Jamaica can be leader in ganja research, says Colorado lobbyist
FOUNDER of the United States-based Strains of Hope, Josh Stanley, is urging Jamaica to grab the opportunity to become a world leader in scientific research on the marijuana plant, as the world moves towards the decriminalisation of the plant for medical uses.
Stanley's Strains of Hope is a non-profit organisation formed to assist in the accessing of cannabis.
Speaking at the Jamaica Observer's weekly Monday Exchange, Stanley, a native of Colorado, said the 'economic fruits of ganja are ripe for picking' and a delay to decmiminalise the use of the weed for personal uses could be detrimental to the country's fight to rebuild its ailing economy.
Jamaica has been a world leader in medical marijuana research with the drugs Canasol and Ashtmasol, used in the treatment of glaucoma and asthma, respectively, developed locally since the 1970s.
"Jamaica has an opportunity and must not give it up; if they don't pass the torch they can become the epicentre [as] UWI (The University of the West Indies), UTech (The University of Technology)... can become the epicentre of medical marijuana research. It can revive the nation," Stanley told Observer reporters and editors.
He cited, as an example, his home state of Colorado which had been experiencing an economic recession and is now making US$20 million in profits after decriminalising ganja.
"What Jamaica stands to gain right now? Everything. But you don't just have it from a decriminalisation perspective. This industry has so many gamuts -- industry, economic, social, health and medical. It's an economic stimulator if it's industrial hemp, medicinal hemp or industrial ganja. If you look on the litmus test, Colorado is your petri dish. So, I am here to help Jamaica step out of puddles that Colorado stepped in which were many," he said.
Stanley said there was initial opposition to the move by some sections of the Colorado community. But when people heard the 'miracle stories' of children -- with severe cases of brain seizures who had no motor skills and doctors had sent them home to die after all conventional treatment had failed -- completely recovering after being treated with medicinal ganja, the mood changed dramatically.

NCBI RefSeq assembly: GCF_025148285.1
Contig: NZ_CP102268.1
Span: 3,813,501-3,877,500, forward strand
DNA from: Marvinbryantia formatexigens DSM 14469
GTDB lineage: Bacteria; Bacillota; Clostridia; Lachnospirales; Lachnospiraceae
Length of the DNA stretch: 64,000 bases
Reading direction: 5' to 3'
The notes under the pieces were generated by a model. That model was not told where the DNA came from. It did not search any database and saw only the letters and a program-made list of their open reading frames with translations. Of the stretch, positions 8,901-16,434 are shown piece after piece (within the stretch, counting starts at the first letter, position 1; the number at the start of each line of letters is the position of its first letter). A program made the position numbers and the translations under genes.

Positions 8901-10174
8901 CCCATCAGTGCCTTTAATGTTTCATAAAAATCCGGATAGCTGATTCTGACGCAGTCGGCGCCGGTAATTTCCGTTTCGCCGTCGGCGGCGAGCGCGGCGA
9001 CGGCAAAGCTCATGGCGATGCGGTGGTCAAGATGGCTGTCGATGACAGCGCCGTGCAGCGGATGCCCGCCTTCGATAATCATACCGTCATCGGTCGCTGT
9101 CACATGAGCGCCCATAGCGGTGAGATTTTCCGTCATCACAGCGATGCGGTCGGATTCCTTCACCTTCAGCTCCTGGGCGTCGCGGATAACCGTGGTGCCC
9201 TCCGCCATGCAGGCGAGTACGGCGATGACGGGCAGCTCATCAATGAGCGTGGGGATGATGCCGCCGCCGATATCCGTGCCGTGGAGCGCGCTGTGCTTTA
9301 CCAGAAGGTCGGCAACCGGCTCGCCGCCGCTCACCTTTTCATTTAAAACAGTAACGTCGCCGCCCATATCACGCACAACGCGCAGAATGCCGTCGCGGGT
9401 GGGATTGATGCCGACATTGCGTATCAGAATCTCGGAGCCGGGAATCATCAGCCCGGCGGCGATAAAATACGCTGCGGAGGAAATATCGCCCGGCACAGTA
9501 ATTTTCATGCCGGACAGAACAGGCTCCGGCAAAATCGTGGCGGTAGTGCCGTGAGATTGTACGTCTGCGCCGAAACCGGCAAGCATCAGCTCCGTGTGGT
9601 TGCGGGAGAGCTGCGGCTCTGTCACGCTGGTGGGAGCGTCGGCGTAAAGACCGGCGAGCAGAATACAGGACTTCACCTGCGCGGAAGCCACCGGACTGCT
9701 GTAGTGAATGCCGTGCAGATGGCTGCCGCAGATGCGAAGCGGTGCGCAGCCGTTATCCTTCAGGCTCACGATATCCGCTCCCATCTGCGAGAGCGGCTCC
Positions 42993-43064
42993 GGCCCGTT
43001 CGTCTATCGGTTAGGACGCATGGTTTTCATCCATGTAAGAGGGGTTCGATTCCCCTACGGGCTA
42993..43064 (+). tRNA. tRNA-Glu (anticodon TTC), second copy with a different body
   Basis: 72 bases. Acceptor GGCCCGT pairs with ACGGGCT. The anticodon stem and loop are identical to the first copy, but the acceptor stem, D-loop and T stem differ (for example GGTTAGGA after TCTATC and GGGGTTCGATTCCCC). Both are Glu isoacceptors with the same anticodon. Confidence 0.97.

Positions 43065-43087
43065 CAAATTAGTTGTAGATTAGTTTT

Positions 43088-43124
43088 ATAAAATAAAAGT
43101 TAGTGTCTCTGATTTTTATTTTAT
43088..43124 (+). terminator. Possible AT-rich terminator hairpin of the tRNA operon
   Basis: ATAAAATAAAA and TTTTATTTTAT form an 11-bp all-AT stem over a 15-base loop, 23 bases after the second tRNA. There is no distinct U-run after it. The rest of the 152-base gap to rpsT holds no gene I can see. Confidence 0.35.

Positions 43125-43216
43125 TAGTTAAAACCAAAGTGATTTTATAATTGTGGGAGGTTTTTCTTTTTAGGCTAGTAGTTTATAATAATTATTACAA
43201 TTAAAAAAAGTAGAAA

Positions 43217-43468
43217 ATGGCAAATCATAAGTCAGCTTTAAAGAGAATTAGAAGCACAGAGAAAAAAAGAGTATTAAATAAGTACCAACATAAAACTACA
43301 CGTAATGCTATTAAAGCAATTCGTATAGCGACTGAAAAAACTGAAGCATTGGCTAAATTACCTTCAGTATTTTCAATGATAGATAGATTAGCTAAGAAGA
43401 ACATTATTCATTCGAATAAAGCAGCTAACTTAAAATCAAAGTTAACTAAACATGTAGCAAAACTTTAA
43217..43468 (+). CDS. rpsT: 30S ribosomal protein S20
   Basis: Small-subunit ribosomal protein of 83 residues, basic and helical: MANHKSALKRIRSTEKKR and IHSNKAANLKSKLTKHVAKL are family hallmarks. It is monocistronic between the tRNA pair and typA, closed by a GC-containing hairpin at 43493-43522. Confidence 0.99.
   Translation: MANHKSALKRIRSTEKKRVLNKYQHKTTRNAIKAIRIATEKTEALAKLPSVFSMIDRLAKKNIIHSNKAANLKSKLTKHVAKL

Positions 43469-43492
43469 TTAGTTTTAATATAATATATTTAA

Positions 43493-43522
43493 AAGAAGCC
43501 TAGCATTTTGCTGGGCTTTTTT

"I want to treat every paediatric epileptic child in Jamaica. That's how it gonna start. You are going to win hearts," he said.
Apart from brain disorders, medicinal marijuana has been used to cure post-traumatic stress disorder, heart disease, arthritis and type l and ll diabetes.
According to Stanley, diabetes has affected more than 10 million Chinese who traditionally consume a lot of rice, so the Chinese Government reached out to Strains of Hope and granted them land to grow marijuana with the aim of producing pills to help stave off an impending epidemic. "They have given us 2,000 acres of land to grow the plant and produce pills to give to the younger Chinese," he said.
He also said war veterans who take opiates -- narcotic opioid alkaloids found in the opium poppy plant -- have been giving them up for a marijuana by-product and have seen significant improvement in their mental health and are now proving to be less of a danger to society as they recover from their traumatic experiences on the battlefield which results in post-traumatic stress disorder.
But Stanley's advocacy is dependent on how soon Jamaican legislators banish the law criminalising the possession of ganja for personal use from the law books, which head of the National Council on Drug Abuse Professor Wendel Abel said would be prudent if done soon.
In 2001, the Ganja Commission recommended that marijuana be decriminalised for personal, medicinal and religious use but 13 years later the Government has not budged.
Minister of Science, Technology, Energy and Mining Phillip Paulwell, however, indicated earlier in the year that by the end of the year marijuana would be decriminalised for personal use.